For years, Julie Pearson, principal at Nathan Hale Elementary, has wanted to bring an emotional support puppy to her school. Pearson brought up the idea during principle meetings and mentioned the benefits that having an emotional support puppy at school would have for the students.
“I have done so much research on this and it's something I've been working towards for a long time,” Pearson said.
Although standardized testing and events are important to the school, it was made evident to Pearson and her superintendent that COVID-19 had an affect on the children’s social and emotional needs.
A meeting was then held to discuss securing funding for the emotional support puppy; Funds for the puppy, vet visits, training classes, etc. After reaching out to several organizations attempting to secure funding for the puppy, Nathan Hale Elementary quickly received a response from Notre Dame Federal Credit Union.
“We put together a proposal, and that ended up getting funded by the Notre Dame Federal Credit Union in Whiting, Indiana, for about $10,000,” Pearson said.
Pearson contacted Summer’s Goldens, where she would adopt Ollie, the emotional support puppy. Ollie is a 12 week old golden retriever and newest member of Nathan Hale Elementary.
“When I brought Ollie to school for the first time, the kids were just so excited to see him,” Pearson said. “I had to think of what would be best for Ollie so he wouldn’t get overwhelmed, but he was just so curious and so happy and calm.”
Ollie is currently enrolled in Stoney Run Canine Camp in Hebron, Indiana. The goal is to pass all four classes, which are each seven weeks long and then eventually take his canine good citizen (CGC) test with an American Kennel Club approved CGC evaluator.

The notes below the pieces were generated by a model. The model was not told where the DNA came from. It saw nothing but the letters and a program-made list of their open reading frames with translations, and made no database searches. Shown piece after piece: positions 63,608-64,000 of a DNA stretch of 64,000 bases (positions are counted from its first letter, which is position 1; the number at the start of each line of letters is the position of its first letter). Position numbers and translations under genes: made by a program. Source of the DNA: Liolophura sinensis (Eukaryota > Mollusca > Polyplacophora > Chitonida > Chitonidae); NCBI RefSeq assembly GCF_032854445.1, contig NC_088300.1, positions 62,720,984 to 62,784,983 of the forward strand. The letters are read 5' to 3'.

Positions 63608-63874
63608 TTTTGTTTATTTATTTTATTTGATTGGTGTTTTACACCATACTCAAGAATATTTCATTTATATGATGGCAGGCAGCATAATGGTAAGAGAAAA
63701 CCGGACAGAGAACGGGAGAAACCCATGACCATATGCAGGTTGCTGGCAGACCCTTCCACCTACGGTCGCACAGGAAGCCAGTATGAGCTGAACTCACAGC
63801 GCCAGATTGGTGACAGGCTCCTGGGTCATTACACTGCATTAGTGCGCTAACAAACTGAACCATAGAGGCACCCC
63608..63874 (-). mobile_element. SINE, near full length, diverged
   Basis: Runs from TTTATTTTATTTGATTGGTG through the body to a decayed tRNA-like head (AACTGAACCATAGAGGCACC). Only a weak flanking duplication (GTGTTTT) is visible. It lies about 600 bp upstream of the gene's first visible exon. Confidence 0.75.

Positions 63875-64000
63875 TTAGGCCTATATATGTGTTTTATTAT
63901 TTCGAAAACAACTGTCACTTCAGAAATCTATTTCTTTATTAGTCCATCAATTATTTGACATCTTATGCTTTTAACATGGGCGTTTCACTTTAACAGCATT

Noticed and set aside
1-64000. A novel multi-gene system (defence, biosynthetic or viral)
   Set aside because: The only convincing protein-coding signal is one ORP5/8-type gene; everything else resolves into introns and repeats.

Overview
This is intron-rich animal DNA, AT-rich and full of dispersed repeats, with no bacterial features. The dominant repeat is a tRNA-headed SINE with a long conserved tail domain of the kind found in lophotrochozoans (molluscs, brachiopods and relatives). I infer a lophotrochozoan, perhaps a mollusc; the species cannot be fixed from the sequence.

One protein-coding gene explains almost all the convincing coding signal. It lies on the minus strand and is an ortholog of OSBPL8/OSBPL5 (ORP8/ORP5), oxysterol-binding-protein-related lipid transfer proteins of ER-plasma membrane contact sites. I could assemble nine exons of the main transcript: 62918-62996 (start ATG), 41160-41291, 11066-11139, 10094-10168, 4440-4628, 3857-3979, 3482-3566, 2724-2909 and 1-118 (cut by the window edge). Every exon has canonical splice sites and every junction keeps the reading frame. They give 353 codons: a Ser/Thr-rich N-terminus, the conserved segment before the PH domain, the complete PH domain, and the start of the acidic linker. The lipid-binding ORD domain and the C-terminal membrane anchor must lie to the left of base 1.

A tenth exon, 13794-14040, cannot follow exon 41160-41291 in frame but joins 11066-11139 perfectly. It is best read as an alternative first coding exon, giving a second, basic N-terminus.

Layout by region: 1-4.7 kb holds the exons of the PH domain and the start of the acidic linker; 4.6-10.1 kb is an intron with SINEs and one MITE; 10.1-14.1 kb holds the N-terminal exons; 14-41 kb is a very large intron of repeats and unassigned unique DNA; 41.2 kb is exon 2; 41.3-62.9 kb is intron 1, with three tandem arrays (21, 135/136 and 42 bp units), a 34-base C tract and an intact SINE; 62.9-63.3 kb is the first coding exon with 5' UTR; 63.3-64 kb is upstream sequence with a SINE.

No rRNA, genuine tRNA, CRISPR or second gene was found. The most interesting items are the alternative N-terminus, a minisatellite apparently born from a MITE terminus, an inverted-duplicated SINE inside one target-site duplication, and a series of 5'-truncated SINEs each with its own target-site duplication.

“That’s the gold standard of where you want to be with an emotional support animal,” Pearson said. “To make sure they're comfortable being touched and handled, they stay by your side, and they're not jumping into laps.”
To keep up with Ollie’s training outside of class, Pearson teaches her staff as well as including it in her newsletters, which get sent home to the children and their parents.
“I will put in my newsletter each week, ‘Here’s an Ollie Tip; If Ollie is nipping, please turn your back on him and stop petting him.’” Pearson said. “I also put in the Ollie tip if he's doing what he's supposed to be doing to give him praise.”
The children at Nathan Hale Elementary are just as curious about Ollie as he is of them. Pearson noted that the children asked many questions about Ollie and have been very eager to pet and hold him.
Pearson has been extremely proud of how cooperative the children have been with following the guidelines that have been set regarding Ollie.
“I explained to the children what Ollie can do,” Pearson said. “I let them know that Ollie is still learning too, so I also explained what he can’t do and why.”
Pearson mentioned that the children love to read to Ollie or just sit with him if they’re having a rough morning.
“All of the kids have been amazing with Ollie,” Pearson said. “They make cards for him and Ollie has his wall of pictures and cards and mail that he gets.”
Perseverance has paid off for Pearson and she has been witnessing the benefits to having Ollie at Nathan Hale Elementary.
“The difference it makes on the kids and how it makes their day when they see him, it is amazing to me,” Pearson said. “I feel so blessed to be able to have this opportunity. I’m grateful for the Notre Dame Federal Credit Union and for our school board and both our superintendent and assistant superintendent for supporting this and making it happen.”